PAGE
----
Chalk it up as another swing and a miss. Colorado struck out with a second state in its quest to find wolves for its introduction efforts. According to a recent report, Idaho rejected such a request, following suit with Wyoming before it (see below).
“After giving the potential effects of your request careful consideration and conferring with Governor Little, I respectfully decline the request to use Idaho wolves as a source for translocation to Colorado,” said Jim Fredericks, Idaho Department of Fish and Game director, according to KUSA-TV. Washington is reportedly mulling a request as well.
The Colorado Parks and Wildlife Commission unanimously approved a wolf management plan and Colorado Parks and Wildlife (CPW) claims the project is on schedule to place wolves on the landscape by the end of 2023.
“This wolf reintroduction effort will be undertaken by CPW in cooperation with federal agencies, potentially affected Tribes, and the states of Idaho, Montana and/or Wyoming from which wild wolves will be transferred via agreement,” the plan states.
Or will it? A Denver media outlet reports there may be a hitch, a rather significant hitch. It reports there is no agreement in place with Idaho, Montana or Wyoming. And Colorado’s northern neighbor is not only adamant that it has not spoken to Colorado but stands in steadfast opposition to wolves being placed in Colorado.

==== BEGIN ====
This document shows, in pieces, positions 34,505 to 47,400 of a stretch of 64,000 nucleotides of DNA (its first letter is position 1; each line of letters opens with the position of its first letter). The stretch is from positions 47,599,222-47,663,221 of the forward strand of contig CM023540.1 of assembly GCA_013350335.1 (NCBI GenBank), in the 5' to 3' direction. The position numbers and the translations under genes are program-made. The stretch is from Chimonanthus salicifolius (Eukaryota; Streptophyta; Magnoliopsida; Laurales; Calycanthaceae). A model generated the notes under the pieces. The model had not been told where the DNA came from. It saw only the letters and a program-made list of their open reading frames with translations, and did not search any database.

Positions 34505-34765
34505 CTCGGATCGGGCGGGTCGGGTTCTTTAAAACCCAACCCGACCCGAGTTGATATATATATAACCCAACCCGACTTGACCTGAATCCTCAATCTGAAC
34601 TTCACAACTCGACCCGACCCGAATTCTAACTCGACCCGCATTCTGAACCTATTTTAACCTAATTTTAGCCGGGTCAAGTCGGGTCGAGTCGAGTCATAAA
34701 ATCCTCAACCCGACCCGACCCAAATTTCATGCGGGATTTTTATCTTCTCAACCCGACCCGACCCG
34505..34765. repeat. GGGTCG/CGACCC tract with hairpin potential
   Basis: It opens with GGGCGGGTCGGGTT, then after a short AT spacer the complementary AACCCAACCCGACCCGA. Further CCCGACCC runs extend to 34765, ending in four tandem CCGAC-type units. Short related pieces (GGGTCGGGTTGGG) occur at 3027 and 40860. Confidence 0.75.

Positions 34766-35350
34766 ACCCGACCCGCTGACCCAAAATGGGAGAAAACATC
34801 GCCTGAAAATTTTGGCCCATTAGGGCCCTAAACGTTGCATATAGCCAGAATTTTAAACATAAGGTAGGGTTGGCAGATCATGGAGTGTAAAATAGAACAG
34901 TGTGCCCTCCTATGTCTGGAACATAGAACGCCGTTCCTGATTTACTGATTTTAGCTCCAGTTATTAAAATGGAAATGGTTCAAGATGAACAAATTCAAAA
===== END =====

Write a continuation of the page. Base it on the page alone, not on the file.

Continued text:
“Wyoming is opposed to sending wolves to Colorado. Our current wolf management plan is working, and it works because it is designed to manage wolves in biologically and socially suitable habitats and to keep wolves out of areas of the state where conflicts would be highest,” Wyoming Gov. Mark Gordon told KUSA-TV. “Our border with Colorado is an unsuitable area for wolves, and that would mean more human conflicts. Resolution of conflicts are almost always deadly to wolves.”
Officials in Idaho and Montana say they are not involved in any such talks either.
The Rocky Mountain Elk Foundation recently called on Colorado Governor Jared Polis to sign a bill, passed by both legislative branches, that supports CPW and sound wildlife management.
(Photo credit: Colorado Parks and Wildlife)